The only honest measure of inflation is the CPI as calculated in 1980, and tracked by economist John Williams at his Shadowstats website,


and that shows that inflation has been under-reported by an average of 3% per year for the last ten years, and the underreporting continues at about the same rate back to 1992 when the last major revision (incorporating bogus “hedonic” tweaks) was enacted.

The result of this means, among other things, that:

(1) the U.S. has been in recession since the collapse of the dot.com bubble in 2000;

(2) the real incomes of Americans has declined significantly since then, except for those in the top 15% by income - roughly those who receive six-figure incomes.  Most of these people are either directly or indirectly connected to the government fiat currency creating machine - this includes most middle and upper level people who work for the government, the financial industry, the academy, and the various government licensed or regulated monopolies (lawyers, doctors and other medical professionals), corporations that live off of government contracts, and the like.  As the present thoroughly corrupted government and social institutions are propped up, and as the hard-earned wages of those who contribute to the market economy are siphoned off into these parasitical activities, the rich get richer, and the poor get poorer.  The process is reflected in these graphics


(3) the net worth of most Americans has declined significantly since the year 2000, even for the top 15% who own most of the stocks that the Fed has obligingly pumped back up, and even with all the bailouts that have enabled foreclosing banks to withhold millions of unsellable houses off the market, creating the illusion of a real estate recovery;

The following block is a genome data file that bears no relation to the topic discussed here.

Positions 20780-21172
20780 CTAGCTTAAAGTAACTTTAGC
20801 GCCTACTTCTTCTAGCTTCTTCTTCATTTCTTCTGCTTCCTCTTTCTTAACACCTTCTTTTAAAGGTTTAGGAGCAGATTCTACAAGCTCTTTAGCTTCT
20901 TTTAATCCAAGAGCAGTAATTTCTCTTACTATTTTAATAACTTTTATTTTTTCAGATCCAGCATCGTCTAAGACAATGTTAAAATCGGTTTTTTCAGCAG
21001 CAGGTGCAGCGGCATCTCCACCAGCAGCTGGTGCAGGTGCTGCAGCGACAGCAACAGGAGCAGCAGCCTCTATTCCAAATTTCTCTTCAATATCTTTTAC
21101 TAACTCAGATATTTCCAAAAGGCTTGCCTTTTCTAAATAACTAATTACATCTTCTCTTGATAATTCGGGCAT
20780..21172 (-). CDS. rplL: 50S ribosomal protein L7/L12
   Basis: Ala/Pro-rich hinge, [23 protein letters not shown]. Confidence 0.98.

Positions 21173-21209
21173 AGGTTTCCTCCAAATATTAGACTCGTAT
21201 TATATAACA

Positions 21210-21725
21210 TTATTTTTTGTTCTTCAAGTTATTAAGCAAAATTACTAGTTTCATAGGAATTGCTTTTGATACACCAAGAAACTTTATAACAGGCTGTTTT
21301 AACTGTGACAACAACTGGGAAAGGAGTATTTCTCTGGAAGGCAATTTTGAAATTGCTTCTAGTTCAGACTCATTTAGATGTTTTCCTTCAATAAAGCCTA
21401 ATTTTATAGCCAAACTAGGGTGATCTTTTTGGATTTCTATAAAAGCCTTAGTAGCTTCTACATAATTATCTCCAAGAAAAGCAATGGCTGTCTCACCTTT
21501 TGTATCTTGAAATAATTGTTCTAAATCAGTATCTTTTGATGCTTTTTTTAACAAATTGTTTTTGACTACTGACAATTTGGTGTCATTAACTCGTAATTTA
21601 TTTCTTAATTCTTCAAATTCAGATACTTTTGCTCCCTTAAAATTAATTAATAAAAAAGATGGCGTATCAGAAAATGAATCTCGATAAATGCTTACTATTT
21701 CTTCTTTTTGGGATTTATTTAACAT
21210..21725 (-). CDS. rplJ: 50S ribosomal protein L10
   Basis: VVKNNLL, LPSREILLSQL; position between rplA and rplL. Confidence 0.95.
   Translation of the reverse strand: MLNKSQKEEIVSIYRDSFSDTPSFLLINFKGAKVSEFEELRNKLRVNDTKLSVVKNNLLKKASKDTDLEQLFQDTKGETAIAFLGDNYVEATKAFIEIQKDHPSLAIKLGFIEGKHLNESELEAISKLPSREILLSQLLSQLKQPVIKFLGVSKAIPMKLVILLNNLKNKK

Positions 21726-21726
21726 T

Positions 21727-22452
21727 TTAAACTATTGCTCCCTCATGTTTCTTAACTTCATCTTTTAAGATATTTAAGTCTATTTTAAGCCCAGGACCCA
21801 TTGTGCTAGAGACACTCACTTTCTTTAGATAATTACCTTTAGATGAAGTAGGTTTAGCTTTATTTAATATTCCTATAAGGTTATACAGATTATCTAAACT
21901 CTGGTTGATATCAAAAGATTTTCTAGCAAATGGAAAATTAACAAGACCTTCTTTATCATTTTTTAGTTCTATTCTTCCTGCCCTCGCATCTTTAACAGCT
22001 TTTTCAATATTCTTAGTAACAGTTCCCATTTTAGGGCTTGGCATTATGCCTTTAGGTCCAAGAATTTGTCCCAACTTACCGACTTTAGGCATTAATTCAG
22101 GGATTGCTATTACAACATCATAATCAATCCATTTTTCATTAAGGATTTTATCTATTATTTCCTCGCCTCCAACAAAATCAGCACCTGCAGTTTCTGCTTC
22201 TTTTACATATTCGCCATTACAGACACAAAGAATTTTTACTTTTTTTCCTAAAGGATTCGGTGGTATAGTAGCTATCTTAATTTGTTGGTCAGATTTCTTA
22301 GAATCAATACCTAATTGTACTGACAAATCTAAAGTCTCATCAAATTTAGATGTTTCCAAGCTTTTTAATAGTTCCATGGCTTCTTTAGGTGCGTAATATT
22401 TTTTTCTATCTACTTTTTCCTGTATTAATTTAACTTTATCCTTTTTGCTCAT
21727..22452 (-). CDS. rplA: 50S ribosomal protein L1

(4) fewer and fewer Americans can find jobs, and the jobs they find neither pay as well, nor are as rewarding in other ways. I grew up in the 1950s when the notion of a career, and of mutual loyalty between employer and employee meant something. In today’s employment world, most people lie, cheat, steal, backstab, and try to take credit for the work of others to get ahead. As a result, even though the work involved with many of today’s jobs may be more interesting or pleasant or easier, overall job satisfaction has probably declined, even as anxieties about being able to count on a job in the future have undoubtedly risen.

Many of your 50 reasons why we are better off revolve around improvement in medical and social pathology statistics over recent decades, but the fact is that our 19th century ancestors, who were mostly farmers, lived much healthier and safer lives than we are able to manage today.  And virtually all of the improvements to health and longevity are due to a short list of high payoff medical improvements, almost none of which are attributable to the vast government-financed medical research industry.  Strip out these few improvements, and your improved longevity and healthy retirement statistics don’t look so impressive.

As a starting point, consider the statistics in Virginia DeJohn Anderson, New England’s Generation (Cambridge University Press, 1991).  Ms. Anderson made a statistical study of the first comers to New England (represented by the complete passenger lists of 7 ships that arrived in the 1630s), and found that the average age at death for those who were at least 21 when they immigrated was 71 for men, and 67 for women. The lower figure for women, was due, of course, to the dangers of childbirth, and the large families that these people had (an average of 8 children, compared with an average of about 7 back in England).  However, conditions were so salubrious in the rural and small town environment that these people lived in that about 90% of children reached the age of 21, a figure which compares very favorably with that of children born today in American cities.  Most complications of childbirth, that was the principal killer, were probably due to the fact that, while every community had its skilled midwives, the way people were spread out across the countryside, sometimes in the dead of winter, they weren’t necessarily a 5-20 minute ambulance ride away.